“One of the Boeing 757's engines, nearly intact, was recovered, but aside from that, the largest piece of debris was no larger than a briefcase, Szupinka said.” – Washington Post (
“Szupinka said searchers found one of the large engines from the aircraft "at a considerable distance from the crash site.”
“It appears to be the whole engine,” he added." - Pittsburgh Live (
[Ernie Stull, mayor] "I saw parts of the wreckage with my own eyes, even one of the engines. It was lying in the bushes." - Der Spiegel (
“Experts on the scene tell PM that a fan from one of the engines was recovered in a catchment basin, downhill from the crash site. Jeff Reinbold, the National Park Service representative responsible for the Flight 93 National Memorial, confirms the direction and distance from the crash site to the basin: just over 300 yards south, which means the fan landed in the direction the jet was traveling. "It's not unusual for an engine to move or tumble across the ground," says Michael K. Hynes, an airline accident expert who investigated the crash of TWA Flight 800 out of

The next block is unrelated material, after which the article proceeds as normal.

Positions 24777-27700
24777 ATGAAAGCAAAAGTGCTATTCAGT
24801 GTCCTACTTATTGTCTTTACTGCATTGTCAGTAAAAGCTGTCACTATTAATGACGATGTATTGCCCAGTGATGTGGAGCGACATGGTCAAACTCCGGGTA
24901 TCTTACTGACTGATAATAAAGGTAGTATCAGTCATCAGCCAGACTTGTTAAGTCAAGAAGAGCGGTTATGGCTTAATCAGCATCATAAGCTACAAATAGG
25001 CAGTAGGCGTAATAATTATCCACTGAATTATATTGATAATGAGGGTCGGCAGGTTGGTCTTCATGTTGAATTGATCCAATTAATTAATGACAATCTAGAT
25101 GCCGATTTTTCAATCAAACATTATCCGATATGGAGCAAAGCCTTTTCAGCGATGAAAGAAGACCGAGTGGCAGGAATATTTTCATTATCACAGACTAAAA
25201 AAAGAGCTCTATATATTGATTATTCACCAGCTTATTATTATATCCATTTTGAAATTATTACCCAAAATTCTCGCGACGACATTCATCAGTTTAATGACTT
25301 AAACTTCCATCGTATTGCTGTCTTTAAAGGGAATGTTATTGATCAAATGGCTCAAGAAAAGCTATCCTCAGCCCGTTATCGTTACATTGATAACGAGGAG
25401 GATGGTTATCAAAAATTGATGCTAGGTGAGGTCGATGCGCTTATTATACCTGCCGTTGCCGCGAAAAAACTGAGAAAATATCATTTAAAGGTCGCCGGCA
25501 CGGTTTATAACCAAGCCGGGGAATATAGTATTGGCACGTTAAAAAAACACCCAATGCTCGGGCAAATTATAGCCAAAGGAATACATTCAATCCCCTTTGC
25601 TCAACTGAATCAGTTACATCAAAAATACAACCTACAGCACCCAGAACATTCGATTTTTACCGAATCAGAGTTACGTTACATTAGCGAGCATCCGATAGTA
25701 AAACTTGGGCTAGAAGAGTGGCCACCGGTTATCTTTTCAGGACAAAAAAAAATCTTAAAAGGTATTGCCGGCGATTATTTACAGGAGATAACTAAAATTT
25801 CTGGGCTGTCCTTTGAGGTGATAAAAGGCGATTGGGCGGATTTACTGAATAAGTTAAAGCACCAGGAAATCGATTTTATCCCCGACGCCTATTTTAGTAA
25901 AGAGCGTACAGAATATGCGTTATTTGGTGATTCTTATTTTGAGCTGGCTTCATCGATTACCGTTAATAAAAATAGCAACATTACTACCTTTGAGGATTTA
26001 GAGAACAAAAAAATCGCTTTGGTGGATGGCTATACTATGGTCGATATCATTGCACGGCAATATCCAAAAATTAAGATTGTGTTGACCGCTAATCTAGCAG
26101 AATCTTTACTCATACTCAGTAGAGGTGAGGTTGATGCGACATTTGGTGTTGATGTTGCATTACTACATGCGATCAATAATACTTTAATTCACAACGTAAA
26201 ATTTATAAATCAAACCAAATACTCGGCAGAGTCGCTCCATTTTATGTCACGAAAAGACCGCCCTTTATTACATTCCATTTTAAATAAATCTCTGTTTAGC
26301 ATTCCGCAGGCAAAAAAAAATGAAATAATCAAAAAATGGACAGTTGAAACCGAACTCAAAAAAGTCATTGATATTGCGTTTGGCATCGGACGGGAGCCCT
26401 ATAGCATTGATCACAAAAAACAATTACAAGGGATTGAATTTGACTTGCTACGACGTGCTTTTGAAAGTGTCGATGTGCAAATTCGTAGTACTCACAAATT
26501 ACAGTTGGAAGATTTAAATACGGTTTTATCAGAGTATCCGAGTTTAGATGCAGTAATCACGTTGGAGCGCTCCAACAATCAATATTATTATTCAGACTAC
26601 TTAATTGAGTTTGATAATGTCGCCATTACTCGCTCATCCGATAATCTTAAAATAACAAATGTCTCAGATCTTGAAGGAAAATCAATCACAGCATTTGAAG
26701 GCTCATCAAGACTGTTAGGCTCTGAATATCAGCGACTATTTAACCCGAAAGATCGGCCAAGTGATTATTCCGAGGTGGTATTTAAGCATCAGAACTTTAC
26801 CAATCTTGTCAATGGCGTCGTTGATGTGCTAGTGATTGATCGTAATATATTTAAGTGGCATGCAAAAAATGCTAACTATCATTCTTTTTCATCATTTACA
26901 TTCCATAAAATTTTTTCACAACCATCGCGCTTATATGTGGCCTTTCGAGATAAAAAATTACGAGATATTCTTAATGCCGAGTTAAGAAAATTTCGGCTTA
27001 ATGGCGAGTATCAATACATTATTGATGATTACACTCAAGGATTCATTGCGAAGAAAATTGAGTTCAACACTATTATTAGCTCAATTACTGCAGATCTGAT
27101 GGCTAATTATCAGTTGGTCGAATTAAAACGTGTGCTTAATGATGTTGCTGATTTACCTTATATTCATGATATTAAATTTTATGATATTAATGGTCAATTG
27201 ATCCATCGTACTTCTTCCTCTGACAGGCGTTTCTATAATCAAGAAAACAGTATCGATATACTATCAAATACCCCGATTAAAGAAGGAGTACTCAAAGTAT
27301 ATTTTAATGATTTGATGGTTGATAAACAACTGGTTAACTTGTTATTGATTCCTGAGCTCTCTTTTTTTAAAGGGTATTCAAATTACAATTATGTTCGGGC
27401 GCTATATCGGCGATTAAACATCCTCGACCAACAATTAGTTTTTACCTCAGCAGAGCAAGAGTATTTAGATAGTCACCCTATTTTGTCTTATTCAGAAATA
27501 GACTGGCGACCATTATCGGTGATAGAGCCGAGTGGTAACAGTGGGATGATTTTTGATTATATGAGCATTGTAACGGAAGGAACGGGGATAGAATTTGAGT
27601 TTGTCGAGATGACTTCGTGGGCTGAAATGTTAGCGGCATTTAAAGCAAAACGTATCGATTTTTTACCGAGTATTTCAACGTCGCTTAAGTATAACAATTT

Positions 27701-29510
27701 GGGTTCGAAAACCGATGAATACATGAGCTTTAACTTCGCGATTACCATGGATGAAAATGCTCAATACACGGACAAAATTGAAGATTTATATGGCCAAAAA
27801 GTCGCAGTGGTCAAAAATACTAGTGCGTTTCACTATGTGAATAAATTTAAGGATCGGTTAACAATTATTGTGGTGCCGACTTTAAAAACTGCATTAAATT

in 1996. "When you have very high velocities, 500 mph or more," Hynes says, "you are talking about 700 to 800 ft. per second. For something to hit the ground with that kind of energy, it would only take a few seconds to bounce up and travel 300 yards." – Popular Mechanics (03/05) New York City~"The biggest part I found was one of the plane's engines. It was about 600 yards from the crash site itself. I think they took it out with a winch on a bulldozer." - Sharon-Herald.com ( 10/08/01)
Subject: RE: Follow-up question about engine found in pond
3 Aug 2006From: "Tim Lambert"
i just checked an article i had written after my first trip to the site....it was a piece of fuselage that was recovered from the pond.
– (My email exchange with one of the landowners.)